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The Supply Chain Pressure Index kept by the New York Federal Reserve shows easing pressures as demand softens and freight capacity improves. Sea freight rates came down as well but remain historically high, especially in Asia, as the effects of the pandemic on demand and supply continue to reverberate.

In developed economies, the unemployment rate remained relatively low in August, with readings of 6.6% in the eurozone (the historic low) and 3.7% in the United States. The latest data for emerging economies show declining unemployment in China (5.3%) and Brazil (8.9%). In India, the unemployment rate climbed to 8.3% in August but retreated to 6.4% in September.

The softening of inflation in August in most surveyed economies (except the eurozone) is confirmed by recent price data. The prices for most traded commodities declined in September; exceptions were agricultural prices, which increased overall, and energy prices, which remain volatile. Food prices, another significant driver of inflation, have also declined lately, as indicated by price declines in most components of the FAO food price index (Exhibit 5).

Food prices have lately declined, as indicated by declines in most components of the FAO food price index.
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Interest rates, energy uncertainty, and developments in the Chinese property market: Noteworthy from the full Global Economics Intelligence release for September 2022 (with updated data)

United States: As the US Federal Reserve makes a third steep interest-rate hike, financial markets retreat and warning signs appear in industry indicators.

The US Federal Reserve implemented a third consecutive 0.75 percentage-point increase in its benchmark interest rate, bringing it to a range of 3% to 3.25%. After the announcement, Fed chair Jerome Powell suggested that the Fed intends to bring inflation under control even at the price of a recession. No recession is foreseen in the Fed’s latest economic projections, however, but a hiring slowdown is expected, along with a rise in the unemployment rate to 4.4% in 2023. More interest-rate hikes are also expected. Projections of the Federal Open Market Committee members put the policy rate at 4.4% by the end of 2022 and to peak at 4.6% in 2023.

The consumer price index remains very high but has fallen for two straight months, landing at 8.3% in August (8.5% in July; 9.1% in June). Much of the drop was due to a fall in the energy price index, to 23.8% from 32.9% in July, as gasoline prices cooled. Notable is that core inflation (excluding energy and food prices) increased to 6.3% (5.9% in July). The NY Fed Survey of Consumer Expectations shows inflation expectations falling in August to 5.7% (one year ahead) and 2.8% (three years ahead) from 6.2% and 3.2%, respectively, in July.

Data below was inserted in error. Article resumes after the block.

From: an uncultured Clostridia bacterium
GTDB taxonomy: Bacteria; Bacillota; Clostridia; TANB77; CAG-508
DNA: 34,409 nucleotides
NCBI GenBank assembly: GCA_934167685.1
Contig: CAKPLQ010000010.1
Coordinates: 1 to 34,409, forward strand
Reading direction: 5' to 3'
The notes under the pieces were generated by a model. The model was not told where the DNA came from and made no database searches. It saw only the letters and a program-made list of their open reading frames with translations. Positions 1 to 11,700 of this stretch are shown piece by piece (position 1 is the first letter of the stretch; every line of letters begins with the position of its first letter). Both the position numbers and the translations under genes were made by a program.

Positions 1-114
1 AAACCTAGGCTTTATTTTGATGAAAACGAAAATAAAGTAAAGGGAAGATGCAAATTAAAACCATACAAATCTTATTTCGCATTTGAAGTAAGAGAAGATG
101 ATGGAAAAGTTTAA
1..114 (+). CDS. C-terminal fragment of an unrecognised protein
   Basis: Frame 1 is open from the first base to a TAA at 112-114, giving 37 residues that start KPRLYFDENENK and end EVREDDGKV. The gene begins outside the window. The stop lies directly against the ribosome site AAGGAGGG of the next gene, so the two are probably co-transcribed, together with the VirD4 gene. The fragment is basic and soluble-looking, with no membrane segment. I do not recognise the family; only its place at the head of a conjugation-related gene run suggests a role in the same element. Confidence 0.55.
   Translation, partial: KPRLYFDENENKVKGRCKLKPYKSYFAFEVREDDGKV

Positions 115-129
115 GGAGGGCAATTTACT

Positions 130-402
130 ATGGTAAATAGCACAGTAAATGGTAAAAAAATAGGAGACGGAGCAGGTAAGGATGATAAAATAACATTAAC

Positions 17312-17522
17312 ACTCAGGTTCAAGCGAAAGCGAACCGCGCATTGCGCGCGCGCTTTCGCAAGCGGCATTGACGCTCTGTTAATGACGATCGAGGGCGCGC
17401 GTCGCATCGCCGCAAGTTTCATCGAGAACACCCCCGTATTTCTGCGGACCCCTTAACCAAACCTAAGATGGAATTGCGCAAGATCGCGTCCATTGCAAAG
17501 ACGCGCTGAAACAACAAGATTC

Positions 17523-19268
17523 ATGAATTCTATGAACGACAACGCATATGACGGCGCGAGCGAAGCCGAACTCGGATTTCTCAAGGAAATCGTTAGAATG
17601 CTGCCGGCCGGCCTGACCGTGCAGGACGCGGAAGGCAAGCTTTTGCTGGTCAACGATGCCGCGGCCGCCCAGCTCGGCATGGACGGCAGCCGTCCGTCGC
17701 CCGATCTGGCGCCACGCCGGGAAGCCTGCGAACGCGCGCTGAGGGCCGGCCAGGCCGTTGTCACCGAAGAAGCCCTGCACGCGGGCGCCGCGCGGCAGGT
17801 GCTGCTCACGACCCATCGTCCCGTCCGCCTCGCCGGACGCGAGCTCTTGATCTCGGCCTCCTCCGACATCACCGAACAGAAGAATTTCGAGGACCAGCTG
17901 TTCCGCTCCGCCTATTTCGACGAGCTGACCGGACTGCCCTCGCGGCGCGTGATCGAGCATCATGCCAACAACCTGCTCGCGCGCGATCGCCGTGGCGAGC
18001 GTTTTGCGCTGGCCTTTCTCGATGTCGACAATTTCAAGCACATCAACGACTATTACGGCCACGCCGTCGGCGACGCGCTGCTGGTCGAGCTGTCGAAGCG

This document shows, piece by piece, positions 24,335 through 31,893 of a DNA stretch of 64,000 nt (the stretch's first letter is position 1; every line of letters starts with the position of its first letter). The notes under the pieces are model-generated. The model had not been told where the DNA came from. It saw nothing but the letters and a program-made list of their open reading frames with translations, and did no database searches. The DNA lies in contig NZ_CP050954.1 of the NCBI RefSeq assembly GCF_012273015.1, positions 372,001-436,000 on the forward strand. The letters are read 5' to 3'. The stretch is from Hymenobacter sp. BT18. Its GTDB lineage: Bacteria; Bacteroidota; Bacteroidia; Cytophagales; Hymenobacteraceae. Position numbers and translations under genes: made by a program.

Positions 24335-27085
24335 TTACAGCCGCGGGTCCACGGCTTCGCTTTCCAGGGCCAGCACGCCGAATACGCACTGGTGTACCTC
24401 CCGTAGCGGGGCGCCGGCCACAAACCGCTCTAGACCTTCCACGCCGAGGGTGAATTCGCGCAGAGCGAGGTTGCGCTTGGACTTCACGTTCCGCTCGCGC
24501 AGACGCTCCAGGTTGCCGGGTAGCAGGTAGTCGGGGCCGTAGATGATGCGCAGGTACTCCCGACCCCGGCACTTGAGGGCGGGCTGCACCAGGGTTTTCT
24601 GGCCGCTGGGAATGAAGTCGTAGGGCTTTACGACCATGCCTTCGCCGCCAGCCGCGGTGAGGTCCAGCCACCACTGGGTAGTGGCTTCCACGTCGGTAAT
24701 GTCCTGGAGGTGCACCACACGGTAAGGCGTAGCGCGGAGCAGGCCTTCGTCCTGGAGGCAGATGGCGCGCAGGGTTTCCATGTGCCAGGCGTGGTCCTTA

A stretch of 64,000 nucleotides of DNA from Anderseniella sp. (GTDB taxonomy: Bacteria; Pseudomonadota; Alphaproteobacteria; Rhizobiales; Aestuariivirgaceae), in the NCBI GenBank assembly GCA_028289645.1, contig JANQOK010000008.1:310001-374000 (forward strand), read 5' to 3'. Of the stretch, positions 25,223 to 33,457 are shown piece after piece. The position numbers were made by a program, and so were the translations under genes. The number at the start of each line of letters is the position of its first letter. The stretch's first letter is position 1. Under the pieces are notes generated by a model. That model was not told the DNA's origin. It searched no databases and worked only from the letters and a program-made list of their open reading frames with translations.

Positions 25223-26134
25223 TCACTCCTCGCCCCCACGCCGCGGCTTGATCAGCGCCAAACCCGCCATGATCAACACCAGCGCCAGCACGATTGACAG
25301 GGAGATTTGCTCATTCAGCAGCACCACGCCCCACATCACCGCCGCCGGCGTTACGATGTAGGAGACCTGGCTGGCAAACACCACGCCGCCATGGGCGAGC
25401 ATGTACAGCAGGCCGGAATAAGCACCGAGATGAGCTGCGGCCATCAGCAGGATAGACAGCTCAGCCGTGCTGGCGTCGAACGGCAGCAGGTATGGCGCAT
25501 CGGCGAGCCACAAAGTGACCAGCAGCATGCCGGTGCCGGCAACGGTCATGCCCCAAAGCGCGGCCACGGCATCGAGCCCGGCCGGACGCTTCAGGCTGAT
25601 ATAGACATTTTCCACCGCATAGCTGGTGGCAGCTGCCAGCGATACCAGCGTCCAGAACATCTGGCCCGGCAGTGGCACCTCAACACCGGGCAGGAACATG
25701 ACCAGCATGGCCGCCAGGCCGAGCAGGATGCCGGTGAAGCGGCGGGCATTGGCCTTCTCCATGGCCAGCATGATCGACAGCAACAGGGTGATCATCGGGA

US home mortgage rates have climbed, with the average 30-year fixed rate reaching 7.06% on October 3. The trend followed the US inflation rate and has accelerated with the Fed’s tightening regimen. US home sales have declined in 2022, while prices remained high. Sales of existing homes numbered 4.8 million in August, well below January’s mark of 6.5 million.

The consumer confidence index (Conference Board) improved to 103.2 in August (95.3 in July), following three consecutive monthly declines. Retail and food service sales totaled $683.3 billion in August, an increase of 0.3% (month-over-month).

In July, US exports set another record high at $259.3 billion, a slight improvement ($0.5 billion) over June’s total. Exports of goods declined slightly, on lower energy prices. US imports declined 2.9% in July, to $329.9 billion ($340.4 billion in June), with consumer goods declining the most.

US equity indexes are reflecting investor fears of a recession. Since mid-August, the Dow Jones and S&P 500 indexes lost around 12–13% of their value (as of October 5); on the year, the Dow is down 17.7% and the S&P is down 22%. The yield on two-year US Treasury notes exceeded 4% for the first time since 2007. The equities volatility index (VIX) has climbed in this period, approximately from 20 to 30.

The dollar strengthened against the euro and the British pound. On October 4, the exchange was $1.13 against the pound, one of the lowest ratios since 1985, and $0.99 against the euro, among the lowest since 2002 (shortly after the euro was introduced). The stronger dollar has been capturing a rising share of global payment flows, mainly at the expense of the euro.

Eurozone: With inflation historically high, the European Central Bank makes steep policy-rate hike; energy agony continues.

The European Central Bank (ECB) hiked its policy rate 75 basis points, the largest increase in its history. After the 50-basis-point hike in July, policy interest rates now range from 0.75% (deposit facility) to 1.5% (marginal lending facility). In remarks made after announcing the hike on September 8, ECB president Christine Lagarde said that the bank would continue raising rates “over the next several meetings” because “inflation remains far too high and is likely to stay above our target for an extended period.”